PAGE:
Here’s a closer look at the S.S. United States than we usually get from the Ikea parking lot:
The SS United States — the luxury liner long docked across from the IKEA in South Philadelphia — has, finally, some good news. According to a release from the SS United States Conservancy, the group has entered into a preliminary agreement for redeveloping the ship. The conservancy did not name the partner, or what its role is, but has received additional funding for three months.
The United States was built in 1952 as a luxury liner intended to break the trans-Atlantic speed record, and it still holds the eastbound and westbound records. Unfortunately for the ship’s builders, transatlantic air service for passengers began in 1958, and the United States made its last run in 1969.
This ship has been docked in South Philly since 1996 — it actually predates the IKEA — and its supporters have waved a long battle to save the ship from the scrap heap. It costs $60,000 a month to keep the ship docked in Philadelphia, and money has been running out for a while. But this week, progress:
Lost your artsy friends to Brooklyn sometime recently? It could get worse: The SS United States may move to Brooklyn in a matter of months!
A bit of backstory: The United States was built in 1952 as a luxury ocean-liner that would break the transatlantic speed record. It was successful. The ship still holds Blue Riband for westbound transatlantic trips (as well as the eastbound record). Unfortunately for the United States, transatlantic air service for passengers began in 1958; the ship made its last run across the Atlantic in 1969.
Since 1996, it’s been sitting at a South Philly dock — near the South Philly IKEA, as many writers have noted — while everyone figures out what to do with this historic ship. The SS United States Conservancy — who has noted for years that the ship’s time is limited without a restoration — is attempting to save the ship from the scrap heap.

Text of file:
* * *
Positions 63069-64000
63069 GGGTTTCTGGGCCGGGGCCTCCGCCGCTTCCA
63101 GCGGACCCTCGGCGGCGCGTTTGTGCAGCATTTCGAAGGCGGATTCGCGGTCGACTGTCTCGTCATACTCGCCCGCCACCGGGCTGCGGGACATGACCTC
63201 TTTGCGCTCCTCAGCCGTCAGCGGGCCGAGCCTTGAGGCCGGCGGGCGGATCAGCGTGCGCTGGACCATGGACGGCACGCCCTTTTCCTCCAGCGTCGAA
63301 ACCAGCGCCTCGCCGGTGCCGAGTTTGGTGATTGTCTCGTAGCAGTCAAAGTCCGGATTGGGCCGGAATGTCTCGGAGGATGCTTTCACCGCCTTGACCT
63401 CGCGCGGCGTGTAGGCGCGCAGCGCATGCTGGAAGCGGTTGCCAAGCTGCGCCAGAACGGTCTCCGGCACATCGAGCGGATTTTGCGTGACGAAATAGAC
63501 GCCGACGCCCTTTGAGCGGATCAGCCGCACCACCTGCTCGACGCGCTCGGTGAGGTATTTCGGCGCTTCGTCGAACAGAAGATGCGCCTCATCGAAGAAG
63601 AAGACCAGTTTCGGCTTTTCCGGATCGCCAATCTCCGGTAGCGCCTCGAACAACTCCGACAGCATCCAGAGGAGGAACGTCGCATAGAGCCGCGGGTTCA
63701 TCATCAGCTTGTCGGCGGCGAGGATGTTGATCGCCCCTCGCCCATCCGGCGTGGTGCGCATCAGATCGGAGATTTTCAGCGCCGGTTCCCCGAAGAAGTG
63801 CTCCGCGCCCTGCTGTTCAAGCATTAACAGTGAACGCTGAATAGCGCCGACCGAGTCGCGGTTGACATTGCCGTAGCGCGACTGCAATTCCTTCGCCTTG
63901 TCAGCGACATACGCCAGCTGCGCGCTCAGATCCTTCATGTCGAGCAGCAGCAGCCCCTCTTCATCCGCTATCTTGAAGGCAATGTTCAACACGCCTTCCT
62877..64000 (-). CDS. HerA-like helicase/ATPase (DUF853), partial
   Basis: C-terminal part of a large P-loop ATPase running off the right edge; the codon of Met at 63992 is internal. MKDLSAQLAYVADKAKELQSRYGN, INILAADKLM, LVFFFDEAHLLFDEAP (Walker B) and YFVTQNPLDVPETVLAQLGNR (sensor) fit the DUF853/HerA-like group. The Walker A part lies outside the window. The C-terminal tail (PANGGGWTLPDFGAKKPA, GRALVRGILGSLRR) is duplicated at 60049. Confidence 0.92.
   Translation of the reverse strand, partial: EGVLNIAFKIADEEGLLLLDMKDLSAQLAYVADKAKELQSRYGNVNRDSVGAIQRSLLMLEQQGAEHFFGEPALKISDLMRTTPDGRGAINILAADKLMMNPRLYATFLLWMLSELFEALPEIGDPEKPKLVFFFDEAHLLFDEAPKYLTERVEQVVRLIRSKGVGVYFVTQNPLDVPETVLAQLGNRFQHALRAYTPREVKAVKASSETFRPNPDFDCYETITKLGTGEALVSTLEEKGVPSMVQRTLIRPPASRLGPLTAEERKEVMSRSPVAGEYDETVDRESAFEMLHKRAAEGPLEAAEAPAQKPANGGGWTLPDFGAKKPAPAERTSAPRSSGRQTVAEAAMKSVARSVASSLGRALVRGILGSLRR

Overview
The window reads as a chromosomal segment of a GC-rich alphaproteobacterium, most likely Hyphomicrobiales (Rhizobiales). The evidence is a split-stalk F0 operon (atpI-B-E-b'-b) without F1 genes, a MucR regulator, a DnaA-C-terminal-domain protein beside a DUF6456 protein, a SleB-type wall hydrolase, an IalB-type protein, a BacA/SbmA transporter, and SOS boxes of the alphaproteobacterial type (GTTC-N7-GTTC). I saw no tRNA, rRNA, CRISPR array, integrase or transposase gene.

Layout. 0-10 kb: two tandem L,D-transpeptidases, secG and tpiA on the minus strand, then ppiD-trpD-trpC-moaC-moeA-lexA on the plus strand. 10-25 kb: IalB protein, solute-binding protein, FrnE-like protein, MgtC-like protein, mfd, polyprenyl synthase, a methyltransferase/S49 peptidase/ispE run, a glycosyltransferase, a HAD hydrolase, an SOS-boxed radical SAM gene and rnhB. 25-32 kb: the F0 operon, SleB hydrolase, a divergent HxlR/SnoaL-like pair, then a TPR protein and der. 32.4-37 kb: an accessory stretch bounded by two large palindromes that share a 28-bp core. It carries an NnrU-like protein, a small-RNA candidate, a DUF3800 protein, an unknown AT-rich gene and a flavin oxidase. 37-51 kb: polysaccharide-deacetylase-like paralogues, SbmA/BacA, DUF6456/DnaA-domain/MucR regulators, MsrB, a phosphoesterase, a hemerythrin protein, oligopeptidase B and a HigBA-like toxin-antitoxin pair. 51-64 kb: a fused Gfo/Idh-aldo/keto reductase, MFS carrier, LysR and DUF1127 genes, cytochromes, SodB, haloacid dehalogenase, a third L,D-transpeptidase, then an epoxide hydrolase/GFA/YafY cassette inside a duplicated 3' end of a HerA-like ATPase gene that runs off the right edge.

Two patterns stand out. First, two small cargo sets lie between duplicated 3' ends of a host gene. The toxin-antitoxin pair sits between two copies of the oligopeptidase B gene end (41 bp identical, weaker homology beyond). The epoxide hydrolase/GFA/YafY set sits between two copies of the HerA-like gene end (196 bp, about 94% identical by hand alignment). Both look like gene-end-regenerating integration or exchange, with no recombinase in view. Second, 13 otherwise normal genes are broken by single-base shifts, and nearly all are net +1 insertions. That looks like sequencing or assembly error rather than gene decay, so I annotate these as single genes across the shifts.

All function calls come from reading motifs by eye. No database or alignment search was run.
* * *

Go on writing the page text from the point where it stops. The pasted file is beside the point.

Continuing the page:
And now it might move to Brooklyn.
David Macaulay, best-selling author/illustrator behind The Way Things Work, staple of coffee tables and active minds for years, will host a sneak-preview of his upcoming, yet-to-be-published book on the SS United States at the Central Branch of the Free Library (3/6, 10:30 a.m.-11 a.m.). Later that night he’ll be a special guest at the Independence Seaport Museum for the opening of its latest exhibit, “SS United States: Charting a Course for America’s Flagship” (3/16, 6 p.m.-8 p.m.)
The SS United States was a luxury mid-century passenger ship engineered by Philadelphian William Francis Gibbs. The Independence Seaport Museum’s exhibition “spotlights the ship’s Philadelphia connection, its heyday during the 1950s and 1960s, and the SS United States Conservancy’s efforts to save her from destruction.” You can catch that through September 14. More details here.
The long struggle to preserve the SS United States, the once-grand ocean liner now in limbo on the Delaware, seems, on the surface, to have taken a new turn. The Associated Press reported last week that the ship’s owner, the SS United States Conservancy, has begun a project to clear out the belly of the ship and sell the materials. That space will then be fitted with modern utilities “to make it more appealing for developers interested in turning what was once the world’s fastest ocean liner into a massive dockside attraction.”
It’s great to see the ship get national attention, and the AP report does a nice job of providing the history of the ship and a strong rationale for its survival. But after so many years of panicked declarations, it’s depressing to read, once again, sentences like, “its future is still uncertain” and the Conservancy “warns that if its grand plans do not come together quickly, there might be no choice but to sell the historic liner as scrap.”
Photographer and workshop leader Matthew Christopher, who runs Abandoned America, has a two-part code of ethics when it comes to photography. In fact, it may extend to an all-out life philosophy. First, do no harm. Next, “If you care about something, you have some obligation to do something about it.” This goes a long way toward explaining what he and 15 photographers were doing onboard the SS United States a couple weekends ago.